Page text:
At 10am on 6 January, the first Jubilee Line Extension train left Charing Cross to enter passenger service: a more user friendly train for both passengers and the driver.
Each of the six-car trains can accommodate up to 1040 passengers. There is a combination of longitudinal fixed seating and perch seats, space for up to four wheelchairs or pushchairs, as well as standing space.
Driver comfort is of major importance. All the operators’ cabs are air-conditioned. Each seat is adjustable in two planes and incorporates a combined traction/brake controller and a ‘deadman’s handle’ device within the seat arms.
Twin flat-screen closed circuit TV LCD monitors are placed directly in the driver’s line of sight to keep him informed of the passenger situation on the platform before moving away from the station. These screens duplicate the platform-mounted monitors so the driver is able to continue seeing the platform on his screen until the rear of the train has left the station. By the use of what London Underground calls a leaky feeder cable running the length of the station, the system continues to function while any part of the train is alongside the platform.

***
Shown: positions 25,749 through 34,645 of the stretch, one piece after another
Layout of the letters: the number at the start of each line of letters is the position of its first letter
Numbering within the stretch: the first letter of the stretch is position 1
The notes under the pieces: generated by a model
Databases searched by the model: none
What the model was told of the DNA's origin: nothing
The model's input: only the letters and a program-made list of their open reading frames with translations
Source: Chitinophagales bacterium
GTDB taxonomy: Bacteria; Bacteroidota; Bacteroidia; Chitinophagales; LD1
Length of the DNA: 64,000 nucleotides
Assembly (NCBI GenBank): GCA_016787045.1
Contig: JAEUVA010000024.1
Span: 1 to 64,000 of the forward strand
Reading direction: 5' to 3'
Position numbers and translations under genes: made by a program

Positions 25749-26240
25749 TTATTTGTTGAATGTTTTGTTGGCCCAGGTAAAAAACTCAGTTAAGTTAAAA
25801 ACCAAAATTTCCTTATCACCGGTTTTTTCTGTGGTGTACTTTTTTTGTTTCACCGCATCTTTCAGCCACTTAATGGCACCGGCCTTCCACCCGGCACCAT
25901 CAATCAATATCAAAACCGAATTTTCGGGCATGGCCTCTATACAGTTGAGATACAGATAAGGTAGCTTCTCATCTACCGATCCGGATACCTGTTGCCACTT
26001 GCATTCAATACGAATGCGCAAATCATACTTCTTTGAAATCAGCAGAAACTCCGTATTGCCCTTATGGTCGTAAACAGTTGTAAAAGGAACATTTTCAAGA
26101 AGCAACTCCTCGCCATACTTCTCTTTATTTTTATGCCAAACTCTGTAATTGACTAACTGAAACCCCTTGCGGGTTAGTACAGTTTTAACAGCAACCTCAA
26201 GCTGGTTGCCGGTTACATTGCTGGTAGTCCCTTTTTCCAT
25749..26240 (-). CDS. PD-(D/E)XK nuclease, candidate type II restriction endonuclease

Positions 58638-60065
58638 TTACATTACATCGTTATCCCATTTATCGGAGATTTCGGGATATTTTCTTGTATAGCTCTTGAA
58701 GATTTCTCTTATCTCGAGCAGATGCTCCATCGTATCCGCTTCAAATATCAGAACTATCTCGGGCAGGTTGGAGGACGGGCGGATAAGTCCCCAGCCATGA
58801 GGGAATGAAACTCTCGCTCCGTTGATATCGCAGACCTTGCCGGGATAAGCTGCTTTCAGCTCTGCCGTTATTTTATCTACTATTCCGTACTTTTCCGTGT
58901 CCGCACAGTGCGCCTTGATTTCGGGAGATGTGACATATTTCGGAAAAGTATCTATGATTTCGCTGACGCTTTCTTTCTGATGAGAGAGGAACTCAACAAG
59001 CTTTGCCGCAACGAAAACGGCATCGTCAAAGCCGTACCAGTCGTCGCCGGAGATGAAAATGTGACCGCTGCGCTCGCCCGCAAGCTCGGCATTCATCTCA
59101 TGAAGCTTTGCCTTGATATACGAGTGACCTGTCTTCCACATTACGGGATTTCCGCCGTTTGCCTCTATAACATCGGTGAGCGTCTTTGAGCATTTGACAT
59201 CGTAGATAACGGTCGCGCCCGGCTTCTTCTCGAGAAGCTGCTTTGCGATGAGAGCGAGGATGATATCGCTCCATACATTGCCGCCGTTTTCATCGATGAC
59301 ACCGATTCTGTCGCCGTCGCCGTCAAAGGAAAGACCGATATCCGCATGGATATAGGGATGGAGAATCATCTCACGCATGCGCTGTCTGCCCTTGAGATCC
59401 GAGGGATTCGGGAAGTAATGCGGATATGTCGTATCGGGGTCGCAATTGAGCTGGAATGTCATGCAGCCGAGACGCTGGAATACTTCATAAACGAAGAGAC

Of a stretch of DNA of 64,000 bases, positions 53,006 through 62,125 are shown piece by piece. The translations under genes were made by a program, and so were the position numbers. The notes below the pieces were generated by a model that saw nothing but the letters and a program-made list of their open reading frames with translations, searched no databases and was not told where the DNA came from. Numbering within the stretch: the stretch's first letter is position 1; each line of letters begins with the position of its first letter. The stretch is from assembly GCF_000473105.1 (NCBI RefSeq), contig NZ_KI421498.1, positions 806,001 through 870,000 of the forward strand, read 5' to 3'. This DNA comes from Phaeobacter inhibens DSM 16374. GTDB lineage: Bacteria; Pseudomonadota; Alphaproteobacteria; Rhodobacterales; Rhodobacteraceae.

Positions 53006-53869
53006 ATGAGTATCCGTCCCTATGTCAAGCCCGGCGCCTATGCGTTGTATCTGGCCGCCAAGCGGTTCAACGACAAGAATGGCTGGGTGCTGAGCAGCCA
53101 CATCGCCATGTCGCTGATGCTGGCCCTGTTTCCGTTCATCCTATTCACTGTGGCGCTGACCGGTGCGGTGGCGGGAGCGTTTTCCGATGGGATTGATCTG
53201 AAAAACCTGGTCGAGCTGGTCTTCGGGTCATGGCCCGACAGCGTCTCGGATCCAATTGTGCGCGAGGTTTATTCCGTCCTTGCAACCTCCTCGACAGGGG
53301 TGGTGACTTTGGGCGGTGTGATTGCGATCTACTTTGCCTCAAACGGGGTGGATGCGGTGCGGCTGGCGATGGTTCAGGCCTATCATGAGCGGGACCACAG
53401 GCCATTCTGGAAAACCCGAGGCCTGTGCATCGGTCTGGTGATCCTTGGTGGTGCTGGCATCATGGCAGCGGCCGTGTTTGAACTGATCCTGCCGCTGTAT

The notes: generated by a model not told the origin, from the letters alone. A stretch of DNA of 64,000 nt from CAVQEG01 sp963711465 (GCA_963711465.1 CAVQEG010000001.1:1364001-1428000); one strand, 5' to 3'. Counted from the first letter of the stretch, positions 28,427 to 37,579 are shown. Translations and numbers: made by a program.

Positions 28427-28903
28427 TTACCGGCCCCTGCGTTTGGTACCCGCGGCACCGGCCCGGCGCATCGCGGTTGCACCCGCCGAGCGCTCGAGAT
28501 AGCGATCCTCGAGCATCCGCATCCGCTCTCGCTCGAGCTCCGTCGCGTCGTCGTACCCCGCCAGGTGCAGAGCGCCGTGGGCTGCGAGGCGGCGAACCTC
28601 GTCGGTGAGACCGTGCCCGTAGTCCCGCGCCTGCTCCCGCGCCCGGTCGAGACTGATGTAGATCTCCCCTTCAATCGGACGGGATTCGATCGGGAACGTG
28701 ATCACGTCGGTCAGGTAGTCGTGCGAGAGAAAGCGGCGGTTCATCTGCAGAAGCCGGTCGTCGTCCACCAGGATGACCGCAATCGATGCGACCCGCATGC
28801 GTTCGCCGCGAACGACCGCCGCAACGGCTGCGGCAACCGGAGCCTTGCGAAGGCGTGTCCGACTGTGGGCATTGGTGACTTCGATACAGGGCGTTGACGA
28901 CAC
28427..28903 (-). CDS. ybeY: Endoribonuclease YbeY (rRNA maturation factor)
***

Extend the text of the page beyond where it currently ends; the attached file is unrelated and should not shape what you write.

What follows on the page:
Also featured in the cab is a safety measure designed to allow evacuation of the train. It consists of a set of steps, complete with handrail, built in to the door at the front of the operator’s cab. This enables the passengers and crew to easily leave the train in the event of an emergency.